Cancer Survivor Makes Drug Jewelry to Pay off Medical Debt

Susan Braig, a 61-year-old cancer survivor from Altadena, California, began making jewelry from medication as a form of therapy, but now sells her creations to pay her medical bills.

Susan was diagnosed with breast cancer and started chemotherapy in 2004. She remembers she bought her first round of medicine our of her own pocket; it cost her $500 and looking at the little pills she got for that much money, it made her wonder if they were little gems. But the idea of actually using medication as jewelry came to Susan Braig in 2007, when she participated in a medical-themed art exhibition organized by the NewTown Pasadena Foundation. She decided to create a mock Tiffany & Co. jewelry advertisement for the exhibition, using different kinds of pills as diamonds, rubies and emeralds, but she eventually ended up making a princess’ tiara encrusted with her leftover cancer pills, as well as several other pieces. They were a hit, and many show-goers told Susan she should open her own jewelry line.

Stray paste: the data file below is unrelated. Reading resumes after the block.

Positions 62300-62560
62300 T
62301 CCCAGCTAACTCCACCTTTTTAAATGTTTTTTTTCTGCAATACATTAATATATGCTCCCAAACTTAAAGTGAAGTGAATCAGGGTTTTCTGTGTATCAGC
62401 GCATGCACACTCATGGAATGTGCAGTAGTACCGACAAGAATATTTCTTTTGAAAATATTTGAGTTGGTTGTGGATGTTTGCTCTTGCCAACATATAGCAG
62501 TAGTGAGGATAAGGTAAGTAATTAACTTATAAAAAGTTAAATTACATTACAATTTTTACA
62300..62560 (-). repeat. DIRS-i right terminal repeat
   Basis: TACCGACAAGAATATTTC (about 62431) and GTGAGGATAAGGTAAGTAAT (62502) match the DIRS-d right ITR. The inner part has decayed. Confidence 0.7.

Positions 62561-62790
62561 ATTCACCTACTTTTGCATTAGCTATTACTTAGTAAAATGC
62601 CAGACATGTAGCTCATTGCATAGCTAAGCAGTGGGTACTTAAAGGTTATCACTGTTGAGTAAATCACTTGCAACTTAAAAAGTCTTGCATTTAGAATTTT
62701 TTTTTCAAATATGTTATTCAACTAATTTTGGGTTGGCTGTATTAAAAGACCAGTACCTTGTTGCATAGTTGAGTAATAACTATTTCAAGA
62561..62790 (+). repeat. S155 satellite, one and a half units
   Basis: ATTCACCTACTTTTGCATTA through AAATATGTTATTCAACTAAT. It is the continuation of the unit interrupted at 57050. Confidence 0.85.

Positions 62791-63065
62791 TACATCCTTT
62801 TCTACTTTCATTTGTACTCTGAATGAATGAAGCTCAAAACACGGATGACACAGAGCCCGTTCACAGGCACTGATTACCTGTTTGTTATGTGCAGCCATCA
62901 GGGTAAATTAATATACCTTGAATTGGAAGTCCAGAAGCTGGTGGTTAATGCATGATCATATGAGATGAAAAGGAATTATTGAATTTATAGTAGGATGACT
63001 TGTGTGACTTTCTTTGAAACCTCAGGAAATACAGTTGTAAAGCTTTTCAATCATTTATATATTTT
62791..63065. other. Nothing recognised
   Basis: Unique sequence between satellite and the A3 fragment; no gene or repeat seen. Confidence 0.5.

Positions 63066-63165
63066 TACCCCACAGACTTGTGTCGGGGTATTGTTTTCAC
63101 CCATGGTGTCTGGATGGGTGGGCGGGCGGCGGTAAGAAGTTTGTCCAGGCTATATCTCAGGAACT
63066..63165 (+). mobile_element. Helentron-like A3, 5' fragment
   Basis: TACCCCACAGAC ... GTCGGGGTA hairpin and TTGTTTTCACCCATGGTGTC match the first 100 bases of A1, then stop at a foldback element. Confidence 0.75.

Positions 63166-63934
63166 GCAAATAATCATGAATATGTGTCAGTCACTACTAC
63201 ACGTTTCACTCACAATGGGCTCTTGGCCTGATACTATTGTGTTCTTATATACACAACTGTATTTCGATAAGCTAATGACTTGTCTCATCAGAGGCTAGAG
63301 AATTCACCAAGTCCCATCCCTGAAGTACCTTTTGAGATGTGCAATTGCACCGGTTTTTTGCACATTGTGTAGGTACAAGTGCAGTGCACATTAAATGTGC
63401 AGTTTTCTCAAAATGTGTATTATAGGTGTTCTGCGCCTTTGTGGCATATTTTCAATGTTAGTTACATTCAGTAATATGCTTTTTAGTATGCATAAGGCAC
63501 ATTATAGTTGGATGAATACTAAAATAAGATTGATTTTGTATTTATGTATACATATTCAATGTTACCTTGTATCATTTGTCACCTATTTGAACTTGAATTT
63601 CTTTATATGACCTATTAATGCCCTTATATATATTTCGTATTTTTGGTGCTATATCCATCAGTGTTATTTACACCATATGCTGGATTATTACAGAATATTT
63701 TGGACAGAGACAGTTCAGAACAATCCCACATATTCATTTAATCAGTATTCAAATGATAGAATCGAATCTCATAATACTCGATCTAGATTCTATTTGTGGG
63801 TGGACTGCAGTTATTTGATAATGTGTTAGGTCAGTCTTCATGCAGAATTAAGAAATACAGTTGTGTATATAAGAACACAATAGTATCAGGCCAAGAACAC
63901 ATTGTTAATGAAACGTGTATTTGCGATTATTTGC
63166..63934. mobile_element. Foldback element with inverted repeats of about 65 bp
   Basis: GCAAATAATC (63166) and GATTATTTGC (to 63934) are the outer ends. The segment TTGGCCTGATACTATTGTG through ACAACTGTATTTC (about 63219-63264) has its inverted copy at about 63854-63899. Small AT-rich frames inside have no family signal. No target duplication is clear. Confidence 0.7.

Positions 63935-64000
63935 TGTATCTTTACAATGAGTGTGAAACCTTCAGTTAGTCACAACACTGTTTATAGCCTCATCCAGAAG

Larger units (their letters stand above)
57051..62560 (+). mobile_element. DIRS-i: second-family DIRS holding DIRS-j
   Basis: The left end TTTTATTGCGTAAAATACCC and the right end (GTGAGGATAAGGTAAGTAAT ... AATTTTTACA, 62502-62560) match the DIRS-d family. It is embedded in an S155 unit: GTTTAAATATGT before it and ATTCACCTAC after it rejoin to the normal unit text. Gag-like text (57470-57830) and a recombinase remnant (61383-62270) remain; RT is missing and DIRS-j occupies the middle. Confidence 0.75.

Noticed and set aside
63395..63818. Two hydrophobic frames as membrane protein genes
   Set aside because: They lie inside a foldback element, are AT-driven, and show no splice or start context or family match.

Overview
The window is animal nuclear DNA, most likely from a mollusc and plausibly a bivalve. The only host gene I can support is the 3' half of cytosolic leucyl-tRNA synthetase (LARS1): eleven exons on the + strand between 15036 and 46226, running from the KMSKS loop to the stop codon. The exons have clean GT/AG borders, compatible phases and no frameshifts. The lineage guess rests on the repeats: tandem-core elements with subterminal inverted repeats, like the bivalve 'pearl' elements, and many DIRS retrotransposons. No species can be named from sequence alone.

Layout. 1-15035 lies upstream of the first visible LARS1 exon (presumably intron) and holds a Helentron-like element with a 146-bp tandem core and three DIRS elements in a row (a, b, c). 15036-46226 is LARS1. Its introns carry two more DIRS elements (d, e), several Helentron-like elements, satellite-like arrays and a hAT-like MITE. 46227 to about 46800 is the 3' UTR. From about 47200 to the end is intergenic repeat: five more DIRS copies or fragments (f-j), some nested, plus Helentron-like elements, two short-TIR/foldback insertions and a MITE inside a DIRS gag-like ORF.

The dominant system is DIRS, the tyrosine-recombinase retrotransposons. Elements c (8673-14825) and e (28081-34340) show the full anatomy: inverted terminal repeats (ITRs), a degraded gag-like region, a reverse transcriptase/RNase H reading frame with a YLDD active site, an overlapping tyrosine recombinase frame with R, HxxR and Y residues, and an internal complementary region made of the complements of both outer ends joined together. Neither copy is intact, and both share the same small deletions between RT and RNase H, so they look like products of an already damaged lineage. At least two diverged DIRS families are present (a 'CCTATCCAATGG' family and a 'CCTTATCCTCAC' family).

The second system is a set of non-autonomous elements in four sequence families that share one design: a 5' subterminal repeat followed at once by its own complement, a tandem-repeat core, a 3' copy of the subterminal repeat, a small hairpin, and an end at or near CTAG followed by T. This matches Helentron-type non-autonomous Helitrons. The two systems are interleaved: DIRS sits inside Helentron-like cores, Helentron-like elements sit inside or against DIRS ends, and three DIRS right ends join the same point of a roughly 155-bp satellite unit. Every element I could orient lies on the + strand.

Now, seven years after starting her treatment, Susan Braig is cancer-free and running her own jewelry line, called designer Drug Jewelry. Friends and fellow cancer survivors donate their own old and leftover medicine, and she uses them to create colorful accessories priced between $15 and $150. She sells them at craft shows, where she wears a white medical robe, and is considering distributing them to hospital gift shops. The pills used for the over 500 pieces she designed so far are coated with a sealant and glued to the costume jewelry, to make them “non-abusable” as she says. The jewels come in an ordinary pill bottle, wrapped in a ribbon and placed in small bags made from surgical face masks.

Photo by Irfan Khan/Los Angeles Times

Unfortunately, all the profits from selling her Designer Drug Jewelry pieces go to paying off her medical bills. During the time she was battling cancer, Susan Braig was underinsured, and her private insurance didn’t kick in until she paid a yearly $1,000 fee, and $2,500 in co-pays. Worse yet, it didn’t cover the outpatient care, which is what most of her long treatment was. Last month, she lost her private insurance completely, and is now struggling to pay her heavy medical debt by selling her unique fashion accessories.

Photo by Make Shop

Photo by Make Shop

Photo by Make Shop

via Los Angeles Times

 


   

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